Not Some Form Of Hovercraft

This week sees stage two of ABC2’s attempt to rebrand itself as the place where all the cool kids go to hang out and laugh with the arrival of The Bazura Project. Like the persistantly impressive Twentysomething, it’s another comedy series that started out as a DIY project on community station Channel 31… and that’s pretty much where the comparison ends.

The best way to describe Bazura is that it’s one of the seemingly endless ABC series where a comedian or team of comedians provides a wacky look at some kind of general interest subject. In this case it’s the history of cinema, divided into six parts focusing on the good stuff – sex, violence, and so on. Only this time, because you haven’t actually heard of hosts / writers / stars Lee Zachariah (has a beard) and Shannon Marinko (has a hat), they’ve had to put lots and lots of jokes in to keep you watching.

It’s actually a difficult show to describe in some ways. The c31 version also had reviews of current releases so it was (in one way) a review show with a bunch of sketches thrown in. The ABC2 version does lose a little by not having reviews (presumably Margaret & David have the reviewing turf all sown up, though David does make regular appearances here), but the quality of the sketches more than makes up for it. And did we mention lots and lots of  jokes?

It’s easy to forget how rare scripted smart one-liners are on Australian television – unless you’re able to keep up with the ever-shifting timeslot for Talkin’ ‘bout Your Generation – so to see a steady stream of sharp lines and well-thought-out visual gags makes this show not so much a delight as a simple reminder that hey, jokes can be funny. Not all of them and not all the time, but more than enough to get a tick in our book.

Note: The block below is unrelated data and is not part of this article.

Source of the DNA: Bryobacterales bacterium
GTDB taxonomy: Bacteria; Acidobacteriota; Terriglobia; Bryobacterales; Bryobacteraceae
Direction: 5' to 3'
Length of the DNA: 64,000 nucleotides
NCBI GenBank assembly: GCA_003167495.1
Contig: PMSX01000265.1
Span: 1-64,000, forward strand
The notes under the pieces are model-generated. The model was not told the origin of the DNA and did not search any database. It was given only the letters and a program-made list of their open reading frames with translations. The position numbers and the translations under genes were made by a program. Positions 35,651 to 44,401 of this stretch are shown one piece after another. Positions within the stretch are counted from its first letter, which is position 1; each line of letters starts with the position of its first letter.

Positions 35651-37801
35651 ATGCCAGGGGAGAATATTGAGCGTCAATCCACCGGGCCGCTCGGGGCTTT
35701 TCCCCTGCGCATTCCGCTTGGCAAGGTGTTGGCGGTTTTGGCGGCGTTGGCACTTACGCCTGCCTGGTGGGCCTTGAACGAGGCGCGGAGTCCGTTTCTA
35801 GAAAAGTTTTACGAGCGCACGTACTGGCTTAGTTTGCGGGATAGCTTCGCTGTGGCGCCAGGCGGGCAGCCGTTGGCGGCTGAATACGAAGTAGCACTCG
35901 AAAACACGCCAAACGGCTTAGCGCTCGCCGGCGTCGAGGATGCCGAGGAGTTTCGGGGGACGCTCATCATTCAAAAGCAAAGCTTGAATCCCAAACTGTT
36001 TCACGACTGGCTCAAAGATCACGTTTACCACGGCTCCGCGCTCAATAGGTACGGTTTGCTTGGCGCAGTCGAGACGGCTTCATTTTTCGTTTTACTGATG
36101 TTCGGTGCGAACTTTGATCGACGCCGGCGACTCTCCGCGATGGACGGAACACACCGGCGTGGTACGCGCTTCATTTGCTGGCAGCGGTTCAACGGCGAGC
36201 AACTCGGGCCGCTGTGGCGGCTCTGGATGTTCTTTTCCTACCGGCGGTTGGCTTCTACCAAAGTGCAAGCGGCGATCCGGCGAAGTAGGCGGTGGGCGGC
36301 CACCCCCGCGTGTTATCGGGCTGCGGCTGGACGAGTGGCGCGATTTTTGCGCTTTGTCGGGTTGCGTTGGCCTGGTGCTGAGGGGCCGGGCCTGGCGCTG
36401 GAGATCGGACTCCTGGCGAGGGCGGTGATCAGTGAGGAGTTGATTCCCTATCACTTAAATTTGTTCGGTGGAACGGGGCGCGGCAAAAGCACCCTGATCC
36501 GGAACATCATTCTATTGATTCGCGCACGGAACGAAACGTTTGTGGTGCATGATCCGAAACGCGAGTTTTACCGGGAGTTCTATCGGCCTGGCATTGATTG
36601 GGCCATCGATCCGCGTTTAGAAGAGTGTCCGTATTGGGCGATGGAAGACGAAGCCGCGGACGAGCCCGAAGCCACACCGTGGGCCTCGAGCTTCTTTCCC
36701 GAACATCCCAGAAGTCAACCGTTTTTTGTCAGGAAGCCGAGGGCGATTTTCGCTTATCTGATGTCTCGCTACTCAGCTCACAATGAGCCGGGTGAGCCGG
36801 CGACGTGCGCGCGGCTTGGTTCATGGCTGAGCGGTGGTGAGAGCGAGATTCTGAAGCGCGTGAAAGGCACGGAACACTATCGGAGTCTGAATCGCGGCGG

Part of what makes this show so much fun to watch – oh, did we mention the star-studded support cast (well, there’s Kat Stewart, the voice of Shaun Micallef, and Tony Martin turns up in episode two) – is that it’s resolutely undergraduate when it comes to its many, many jokes. There are highbrow film references a plenty here: there’s also a robot with a milk crate for a head.

A lot of recent ABC1 comedy has seemingly held itself above the idea of actually making jokes; comedy should flow naturally from character, obvious one-liners will disrupt the reality of the performances, and so on and whatever. Problem is, sometimes you just want to laugh at funny stuff, and it’s a little disappointing that the ABC has decided that the kind of comedy that puts being funny first only belongs on the digital-only channel. In other words: why isn’t this on ABC1?

It’s not like Bazura isn’t informative as well; it’s packed with fun facts about the history of cinema, plus reviews of trends, fashions, strange old films and episode two features loads of strippers. With the erasure of the ABC’s traditional arts coverage now all but complete, Bazura could very well fill that niche as well. You’ll laugh and you’ll learn; if that isn’t value for your eight cents a day, it’s still a lot more than you’re getting out of the average episode of Crownies.

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